Berlin Closets: The British Ex-Sneakerhead Who Takes Cues From Casper (The Friendly Ghost)

We delve inside the closet of the British Berliner responsible for Zalando's Bread and Butter, and globetrotting audiovisual collective, deadHYPE


Bernard Koomson doesn’t think he’s creative, but everything about him suggests otherwise. As the programmer for style and culture festival Bread and Butter, and co-founder of the globetrotting audiovisual collective deadHYPE, it’s safe to say that his innovative outlook on fashion is just one of his many creative qualities. Koomson’s approaches his three passions from a similar perspective. “I like to DJ, I like to cook and I like to wear clothes. I take different ingredients and add them together in cooking; in DJing I mix different tracks, and I put different clothes together.” Like any good DJ or chef, in regard to style, his skill lies in pulling from an ever expanding pool of references, which range from Korn to Casper (the friendly ghost). Although Koomson counts Tupac as his primary style icon, it’s clear that he has honed in on an aesthetic that is 100% his own. Koomson was kind enough to let SLEEK into his closet, where he shared with us the stories behind some of his favourite pieces.

It all started with sneakers. Now in his late 20s, Koomson remembers his teenage years writing on Nike Talk with people like Highsnobiety founder, David Fischer. Though sneakerhead culture has captured mainstream attention in recent years, back then, it was a subculture Koomson felt part of. Working in shoe stores in and around London, including Offspring in Covent Garden, his footwear fascination grew. Koomson’s keen eye and wealth of knowledge made him a successful reseller; he bought and resold so he could buy again. Even as a kid, Koomson remembers being “really particular” with his mother about what he wanted to wear, specifying style and colour before they even arrived at the store. His relentless specificity in regard to what he wears is the foundation of his next-level personal style. Today, Koomson considers himself over the sneaker hype culture, but still has an enviable collection to commemorate his years as a sneakerhead.

At just 20 years old, Koomson left England for an internship at the headquarters his all time favourite brand, Adidas. He describes himself as a genuine Adidas “fanboy” who then suddenly landed his dream job. “I was super gassed to be there. It was almost unhealthy!”And rightly so — not everyone gets to meet Kanye West as an intern. There’s no doubt Koomson’s veritable stoke helped him shine at work, landing a job in digital marketing at Adidas in Amsterdam. Having never visited the city, the young Brit boarded a plane and started a new life in the Dutch city, where he lived for 5 years. Although Koomson now has a different place of work, his Berlin closet features a rainbow of Adidas tracksuits that pay tribute to his past. The best part about moving on from Adidas? Getting to wear Nike.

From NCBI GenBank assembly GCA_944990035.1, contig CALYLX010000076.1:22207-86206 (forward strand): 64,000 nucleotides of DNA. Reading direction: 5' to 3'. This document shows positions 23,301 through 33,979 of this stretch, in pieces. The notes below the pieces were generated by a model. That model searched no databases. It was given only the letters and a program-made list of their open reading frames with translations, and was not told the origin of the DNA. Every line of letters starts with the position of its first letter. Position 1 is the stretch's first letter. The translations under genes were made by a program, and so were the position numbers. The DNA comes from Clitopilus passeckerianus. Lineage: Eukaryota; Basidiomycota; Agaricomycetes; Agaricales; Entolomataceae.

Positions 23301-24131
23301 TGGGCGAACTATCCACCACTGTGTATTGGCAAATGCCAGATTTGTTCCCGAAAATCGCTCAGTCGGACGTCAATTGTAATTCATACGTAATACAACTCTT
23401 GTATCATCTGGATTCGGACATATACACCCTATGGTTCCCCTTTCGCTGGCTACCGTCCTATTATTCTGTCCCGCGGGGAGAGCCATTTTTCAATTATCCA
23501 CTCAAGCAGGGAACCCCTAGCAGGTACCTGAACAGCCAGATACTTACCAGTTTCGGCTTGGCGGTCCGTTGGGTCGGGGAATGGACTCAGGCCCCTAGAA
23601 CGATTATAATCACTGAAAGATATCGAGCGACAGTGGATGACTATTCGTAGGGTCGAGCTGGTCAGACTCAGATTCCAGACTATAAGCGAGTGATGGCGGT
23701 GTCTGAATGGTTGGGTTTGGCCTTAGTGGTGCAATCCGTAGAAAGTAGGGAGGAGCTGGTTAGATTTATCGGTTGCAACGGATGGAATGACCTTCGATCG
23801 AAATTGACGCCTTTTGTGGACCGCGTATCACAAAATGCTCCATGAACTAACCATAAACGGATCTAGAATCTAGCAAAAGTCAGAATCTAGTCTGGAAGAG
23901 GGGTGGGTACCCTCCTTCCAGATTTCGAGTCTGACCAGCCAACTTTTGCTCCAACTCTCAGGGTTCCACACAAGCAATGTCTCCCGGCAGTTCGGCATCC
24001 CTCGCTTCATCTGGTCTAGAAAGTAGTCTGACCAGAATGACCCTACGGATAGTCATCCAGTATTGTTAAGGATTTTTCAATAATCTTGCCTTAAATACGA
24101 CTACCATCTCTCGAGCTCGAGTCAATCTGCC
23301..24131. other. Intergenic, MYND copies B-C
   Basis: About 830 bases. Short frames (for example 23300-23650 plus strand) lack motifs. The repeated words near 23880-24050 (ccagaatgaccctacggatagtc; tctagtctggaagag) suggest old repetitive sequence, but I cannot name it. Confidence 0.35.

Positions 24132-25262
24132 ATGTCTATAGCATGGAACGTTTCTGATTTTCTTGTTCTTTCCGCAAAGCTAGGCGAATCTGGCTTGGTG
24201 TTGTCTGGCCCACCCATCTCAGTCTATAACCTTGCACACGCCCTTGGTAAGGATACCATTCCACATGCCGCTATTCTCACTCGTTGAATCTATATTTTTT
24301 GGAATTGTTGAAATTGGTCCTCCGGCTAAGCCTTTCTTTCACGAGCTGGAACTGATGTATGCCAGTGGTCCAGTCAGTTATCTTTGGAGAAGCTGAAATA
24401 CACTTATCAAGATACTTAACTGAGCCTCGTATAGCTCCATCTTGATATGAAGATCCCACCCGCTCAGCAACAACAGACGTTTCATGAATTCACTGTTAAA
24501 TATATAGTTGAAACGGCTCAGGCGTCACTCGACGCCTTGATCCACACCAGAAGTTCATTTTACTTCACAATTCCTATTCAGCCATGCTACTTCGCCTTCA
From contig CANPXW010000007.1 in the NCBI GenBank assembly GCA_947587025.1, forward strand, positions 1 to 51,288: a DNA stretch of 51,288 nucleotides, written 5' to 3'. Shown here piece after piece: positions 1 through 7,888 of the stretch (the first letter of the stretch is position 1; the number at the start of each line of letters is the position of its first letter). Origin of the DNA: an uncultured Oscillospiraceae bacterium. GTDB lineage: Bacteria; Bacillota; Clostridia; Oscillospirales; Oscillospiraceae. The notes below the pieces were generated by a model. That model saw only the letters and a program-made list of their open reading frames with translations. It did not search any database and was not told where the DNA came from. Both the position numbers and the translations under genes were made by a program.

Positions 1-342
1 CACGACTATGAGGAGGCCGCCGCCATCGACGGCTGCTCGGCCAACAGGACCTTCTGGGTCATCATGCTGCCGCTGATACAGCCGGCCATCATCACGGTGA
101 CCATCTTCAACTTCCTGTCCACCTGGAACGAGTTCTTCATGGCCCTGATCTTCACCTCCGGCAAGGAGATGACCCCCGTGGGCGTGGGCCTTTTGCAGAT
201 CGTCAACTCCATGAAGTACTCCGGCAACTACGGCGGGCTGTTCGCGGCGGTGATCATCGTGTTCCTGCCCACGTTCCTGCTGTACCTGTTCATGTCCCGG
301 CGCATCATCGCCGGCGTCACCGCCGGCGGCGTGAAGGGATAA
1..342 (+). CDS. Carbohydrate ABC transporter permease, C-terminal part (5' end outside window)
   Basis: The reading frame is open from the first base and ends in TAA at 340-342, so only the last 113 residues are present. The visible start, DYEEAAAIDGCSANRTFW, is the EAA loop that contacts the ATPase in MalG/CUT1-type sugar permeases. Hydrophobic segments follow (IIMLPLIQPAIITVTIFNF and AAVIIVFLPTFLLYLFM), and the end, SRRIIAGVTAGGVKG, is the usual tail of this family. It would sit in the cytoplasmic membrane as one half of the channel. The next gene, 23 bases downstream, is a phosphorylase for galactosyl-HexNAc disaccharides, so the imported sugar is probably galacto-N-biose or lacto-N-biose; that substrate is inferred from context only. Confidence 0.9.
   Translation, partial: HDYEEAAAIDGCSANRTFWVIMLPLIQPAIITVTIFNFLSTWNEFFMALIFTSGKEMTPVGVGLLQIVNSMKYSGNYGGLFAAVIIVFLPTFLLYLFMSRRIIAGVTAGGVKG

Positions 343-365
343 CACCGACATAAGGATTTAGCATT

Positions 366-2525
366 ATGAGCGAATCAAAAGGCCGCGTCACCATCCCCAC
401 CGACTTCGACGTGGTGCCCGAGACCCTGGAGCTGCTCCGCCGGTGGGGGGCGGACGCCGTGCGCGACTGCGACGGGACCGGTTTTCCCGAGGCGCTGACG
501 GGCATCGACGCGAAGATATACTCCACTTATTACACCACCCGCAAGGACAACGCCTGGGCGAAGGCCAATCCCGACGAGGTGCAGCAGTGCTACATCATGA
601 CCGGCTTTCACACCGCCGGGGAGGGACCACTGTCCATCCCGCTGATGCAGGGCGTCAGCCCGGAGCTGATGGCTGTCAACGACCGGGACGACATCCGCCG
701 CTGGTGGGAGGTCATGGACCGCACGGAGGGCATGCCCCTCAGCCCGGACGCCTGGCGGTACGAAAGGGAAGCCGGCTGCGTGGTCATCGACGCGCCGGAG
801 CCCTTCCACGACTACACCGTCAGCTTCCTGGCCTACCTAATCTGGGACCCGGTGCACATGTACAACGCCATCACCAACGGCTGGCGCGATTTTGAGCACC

Between then and now, Koomson has changed cities and jobs, but his dedication to his project, deadHYPE has been unwavering. Although he refers to audio-visual as “a really strong hobby”, it’s clear that it’s as much Koomson’s career as anything else. “We do music, radio, DJing, VJing and live events,” Koomson explains. “We work with different people in different cities, across different platforms, we’ve even worked with the Dutch Government”. His propensity for combining sound and music doesn’t stop there. Koomson has a wealth of deadHYPE related material to share: logos, T-shirts and even a self-designed jacket, to commemorate their recent tour in Asia. “I had never seen lava on clothes before,” he tells us. “So I designed this jacket with that print. Then we added patches and flags for every country we visited.” Many of Koomson’s clothes relate directly to his experiences and come with verifiable backstories. This one-of-a kind approach to his garments is a lingering theme in his beloved pieces. If he owns something that isn’t perfect for his style or his body, he’ll figure out how to make it that way.

Many of the items Koomson showed to SLEEK featured his own alterations or additions. Highlights include a neoprene scuba jacket (from a military store), which he added a self-made patch to, overall ski pants which he spent weeks taking the lining out of, a matching black denim jacket and trouser with acid-brown, hand painted bleach streaks and a keychain devised from some pieces of his own hair. Koomson insists he doesn’t have “production skill”, but on seeing his clothes, it’s clear his imagination and resourcefulness reap altogether new designs. When asked if he’s ever thought about creating his own line, he replies, “I’ve definitely thought about it. But I would never want to make clothes for one kind of person.” Although ironically, that’s exactly what he’s ended up doing, by making clothing for himself.

Like any true style icon, Koomson’s closet is also filled with some exceptionally rare pieces. His limited edition NBA jacket by Jeff Hamilton and vintage korean moto-jacket with hand painted flames are like fashion trophies awarded to him and him only. Koomson says he really only buys things when he needs them and when he does buy, he plans for long term use (proven by his once brown, now black NBA jacket). That’s one thing which aligns him more with Berlin than Amsterdam, where he feels people “dress more clean and sharp”. “Berlin has a really gritty style, it’s authentic and not fabricated. I find that really beautiful actually,” says Koomson. Since moving to the German capital, Koomson acknowledges a bit of a shift in his own dress. When asked how he’s changed, Koomson replied with a smile, “I definitely wear more leather”.


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